Pancreatitis Treatment Center
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About This Program
The Pancreatitis Treatment Center within the Digestive Healthcare Center at Massachusetts General Hospital is distinguished by our commitment to treating all cases in multidisciplinary fashion. We have a team of surgeons, gastroenterologists, radiologists and intensive care doctors, and our collective expertise of techniques and procedures is used to treat acute pancreatitis.
We have the resources, technology and background to ensure the best possible outcome in every case, and we are fully committed to the care of each individual patient and to advancing the entire field of care for pancreatitis patients.
With procedures like Video-assisted Retroperitoneal Debridement (VARD) and Sinus Tract Endoscopy (STE), our physicians are at the forefront of bringing minimally invasive surgical techniques to the treatment of pancreatitis.
Our team has also contributed to the latest international guidelines for the management of acute pancreatitis, and we publish extensively on patient care and hold lectures across the country.
Below is a list of our most common procedures. Our physicians work with each patient to determine which procedure is appropriate for them.
Video-assisted Retroperitoneal Debridement (VARD)
VARD is a minimally invasive technique for the removal of necrotic (dead) pancreatic tissue through a small incision in the side. This procedure involves placement of a small drain under CAT-scan guidance, which then allows the surgeon to access the area of necrosis using a laparoscopic camera.
Mass General performed the first VARD procedure in New England and have the most experience in the region with this technique. By minimizing the size of the incision, the patient experiences less post-op pain, a lower systemic response to surgery and minimal damage to healthy pancreatic tissue. This results in less time in intensive care while lowering the risk of post-operative diabetes and reducing the chances of hernia formation.
Sinus Tract Endoscopy (STE)
STE is a minimally invasive technique for the removal of necrotic (dead) pancreatic tissue through a small incision. This procedure involves placement of a small drain under CAT-scan guidance, which then allows the surgeon to access the area of necrosis using a camera.
We have the most experience in the nation with this technique, which is similar to VARD, but allows access to areas which cannot be reached by VARD. By minimizing the size of the incision, the procedure reduces post-operative pain, lowers the systemic response to surgery and minimizes damage to healthy pancreatic tissue. This results in the patient spending less time in intensive care while lowering the risk of post-operative diabetes and reducing the chances of hernia formation.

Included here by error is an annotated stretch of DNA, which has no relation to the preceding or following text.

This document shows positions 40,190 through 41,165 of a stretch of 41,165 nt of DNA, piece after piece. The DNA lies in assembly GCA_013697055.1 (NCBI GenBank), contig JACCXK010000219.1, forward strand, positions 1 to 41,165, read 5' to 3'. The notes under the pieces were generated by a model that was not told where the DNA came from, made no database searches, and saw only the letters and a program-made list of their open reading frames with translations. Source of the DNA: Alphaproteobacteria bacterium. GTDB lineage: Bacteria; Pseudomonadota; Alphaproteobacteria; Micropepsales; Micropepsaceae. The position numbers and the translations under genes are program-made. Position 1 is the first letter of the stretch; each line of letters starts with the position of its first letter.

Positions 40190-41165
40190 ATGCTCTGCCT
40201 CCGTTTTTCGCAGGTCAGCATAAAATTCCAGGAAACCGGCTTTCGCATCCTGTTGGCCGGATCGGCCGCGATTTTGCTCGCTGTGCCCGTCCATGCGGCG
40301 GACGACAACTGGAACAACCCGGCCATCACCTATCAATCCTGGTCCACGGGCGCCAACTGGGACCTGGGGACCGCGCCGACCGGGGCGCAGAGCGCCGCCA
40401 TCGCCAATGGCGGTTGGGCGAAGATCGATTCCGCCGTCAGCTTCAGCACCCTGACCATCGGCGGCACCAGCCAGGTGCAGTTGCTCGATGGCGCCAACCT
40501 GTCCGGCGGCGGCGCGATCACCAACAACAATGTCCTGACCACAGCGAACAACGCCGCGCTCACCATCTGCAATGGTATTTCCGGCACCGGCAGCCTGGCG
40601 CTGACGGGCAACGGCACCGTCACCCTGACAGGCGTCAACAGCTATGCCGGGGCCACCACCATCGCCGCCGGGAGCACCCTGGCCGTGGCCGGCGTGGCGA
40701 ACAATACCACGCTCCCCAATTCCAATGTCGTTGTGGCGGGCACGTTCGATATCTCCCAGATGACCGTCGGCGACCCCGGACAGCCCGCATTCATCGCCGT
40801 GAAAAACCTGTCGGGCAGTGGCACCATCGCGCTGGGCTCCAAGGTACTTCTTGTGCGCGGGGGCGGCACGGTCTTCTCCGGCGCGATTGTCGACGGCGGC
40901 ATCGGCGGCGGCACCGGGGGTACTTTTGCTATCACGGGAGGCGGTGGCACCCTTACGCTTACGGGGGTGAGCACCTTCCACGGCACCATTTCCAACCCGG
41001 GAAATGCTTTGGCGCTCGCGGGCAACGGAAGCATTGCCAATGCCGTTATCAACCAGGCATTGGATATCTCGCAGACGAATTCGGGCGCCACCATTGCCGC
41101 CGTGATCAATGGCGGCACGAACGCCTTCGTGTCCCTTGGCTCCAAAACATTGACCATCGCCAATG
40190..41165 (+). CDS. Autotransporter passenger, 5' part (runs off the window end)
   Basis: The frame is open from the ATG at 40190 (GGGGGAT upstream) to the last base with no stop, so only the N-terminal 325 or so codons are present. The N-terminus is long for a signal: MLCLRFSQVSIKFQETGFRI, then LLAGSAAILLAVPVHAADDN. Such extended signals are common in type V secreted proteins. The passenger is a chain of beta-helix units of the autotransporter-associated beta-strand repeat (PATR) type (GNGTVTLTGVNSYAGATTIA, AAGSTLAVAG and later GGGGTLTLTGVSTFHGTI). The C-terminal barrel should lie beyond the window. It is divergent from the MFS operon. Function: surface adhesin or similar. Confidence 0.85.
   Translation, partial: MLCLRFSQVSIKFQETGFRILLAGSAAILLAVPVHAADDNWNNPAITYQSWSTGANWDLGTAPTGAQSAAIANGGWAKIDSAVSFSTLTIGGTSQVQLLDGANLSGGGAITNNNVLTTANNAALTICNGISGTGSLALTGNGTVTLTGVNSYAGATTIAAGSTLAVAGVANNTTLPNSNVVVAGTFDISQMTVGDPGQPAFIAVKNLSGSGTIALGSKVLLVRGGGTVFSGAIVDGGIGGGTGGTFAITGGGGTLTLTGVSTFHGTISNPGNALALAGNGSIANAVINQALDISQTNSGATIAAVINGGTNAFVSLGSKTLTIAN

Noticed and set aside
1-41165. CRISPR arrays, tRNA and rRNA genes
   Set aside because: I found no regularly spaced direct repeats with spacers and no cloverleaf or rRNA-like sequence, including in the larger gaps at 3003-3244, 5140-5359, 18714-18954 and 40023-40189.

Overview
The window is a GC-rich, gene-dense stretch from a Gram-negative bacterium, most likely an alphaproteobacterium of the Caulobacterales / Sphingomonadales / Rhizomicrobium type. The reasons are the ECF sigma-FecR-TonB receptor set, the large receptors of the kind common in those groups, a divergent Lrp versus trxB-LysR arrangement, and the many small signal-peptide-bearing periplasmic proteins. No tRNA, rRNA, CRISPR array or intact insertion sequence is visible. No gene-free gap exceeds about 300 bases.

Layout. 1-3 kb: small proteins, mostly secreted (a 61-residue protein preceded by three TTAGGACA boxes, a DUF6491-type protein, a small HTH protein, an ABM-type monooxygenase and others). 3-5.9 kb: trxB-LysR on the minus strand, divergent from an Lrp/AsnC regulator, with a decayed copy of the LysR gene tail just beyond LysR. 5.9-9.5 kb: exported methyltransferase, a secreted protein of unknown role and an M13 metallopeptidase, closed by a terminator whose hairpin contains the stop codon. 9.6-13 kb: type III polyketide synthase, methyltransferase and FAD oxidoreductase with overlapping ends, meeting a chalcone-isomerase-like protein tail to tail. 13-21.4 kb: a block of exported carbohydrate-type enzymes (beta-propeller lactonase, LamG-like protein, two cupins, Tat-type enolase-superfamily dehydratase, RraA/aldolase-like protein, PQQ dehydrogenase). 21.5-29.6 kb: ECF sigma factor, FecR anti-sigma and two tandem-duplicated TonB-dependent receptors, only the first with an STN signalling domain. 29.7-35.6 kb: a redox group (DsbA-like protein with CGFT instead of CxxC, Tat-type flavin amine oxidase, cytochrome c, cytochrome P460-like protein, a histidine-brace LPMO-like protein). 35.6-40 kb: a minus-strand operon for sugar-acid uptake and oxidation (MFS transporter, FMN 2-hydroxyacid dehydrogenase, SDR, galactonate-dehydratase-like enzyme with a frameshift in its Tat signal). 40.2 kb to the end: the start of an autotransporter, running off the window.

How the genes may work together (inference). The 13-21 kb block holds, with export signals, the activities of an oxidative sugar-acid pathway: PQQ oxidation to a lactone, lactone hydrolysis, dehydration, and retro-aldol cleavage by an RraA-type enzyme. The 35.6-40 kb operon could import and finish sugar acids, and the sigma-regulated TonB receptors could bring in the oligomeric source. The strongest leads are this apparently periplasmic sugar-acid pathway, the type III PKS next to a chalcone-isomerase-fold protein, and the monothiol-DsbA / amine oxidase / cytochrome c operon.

Transgastric Endoscopic Necrosectomy
Transgastric endoscopic necrosectomy is another minimally invasive technique for the removal of necrotic (dead) pancreatic tissue. A flexible endoscope is passed into the stomach and a tube called a stent is placed from the stomach into the necrosis. The endoscope is then used to remove the dead tissue.
Its main advantage is that in certain patients it can treat necrotic (dead) pancreatic tissue with no external incisions or drains. By eliminating incisions, the patient experiences minimal post-op pain, a lower systemic response to surgery and minimal damage to healthy pancreatic tissue. This results in less time in intensive care while lowering the risk of post-operative diabetes and eliminating the chances of hernia formation.
Percutaneous drainage is a procedure in which a CT scan or an ultrasound is used to guide a drain into an area of infection or necrosis (dead tissue). It can be used as a guide for VARD or other procedures, or can be used for treatment of an infection.
A laparoscopic (keyhole incision) approach can be used for treatment of necrosis, pancreatic pseudocyst (a benign collection of pancreatic fluid) and to remove the gallbladder to prevent recurrent episodes of gallstone pancreatitis.
In certain circumstances, open surgery via an abdominal incision may be the best option for patients. We have the largest published experience in the United States with open necrosectomy and some of the very best results.
Open surgery may also be used for treating complications of pancreatitis such as disconnected pancreatic duct syndrome.
We constantly strive to provide the best possible care for each individual patient and to advance the entire field of patient caring for pancreatitis. All our pancreatic necrosectomy patients are prospectively enrolled in a secure pancreatic surgery database. Our research efforts include studies focusing on:
- Comparisons between different approaches to necrosectomy in patients with acute pancreatitis
- Epidemiology and economic costs of acute pancreatitis
- Novel methods of combining minimally invasive techniques to reduce the complications of pancreatic necrosectomy
- Management of gallstones during and after an episode of pancreatitis
Get to know our our multidisciplinary team.
- Pancreatic and General Surgeon
- Surgical Director, MGH Pancreatitis Treatment Center
- Associate Professor of Surgery, Harvard Medical School
- Interventional Radiologist
- Director, Endoscopic Training Program
- Director of Endoscopic Innovation, Technology, and Education for Gastroenterology
About the Digestive Healthcare Center
The Massachusetts General Hospital Digestive Healthcare Center is a collaborative practice of gastroenterologists, endoscopists, surgeons, radiologists, pathologists, hepatologists, oncologists and radiation oncologists dedicated to the prevention, diagnosis, treatment and management of digestive diseases.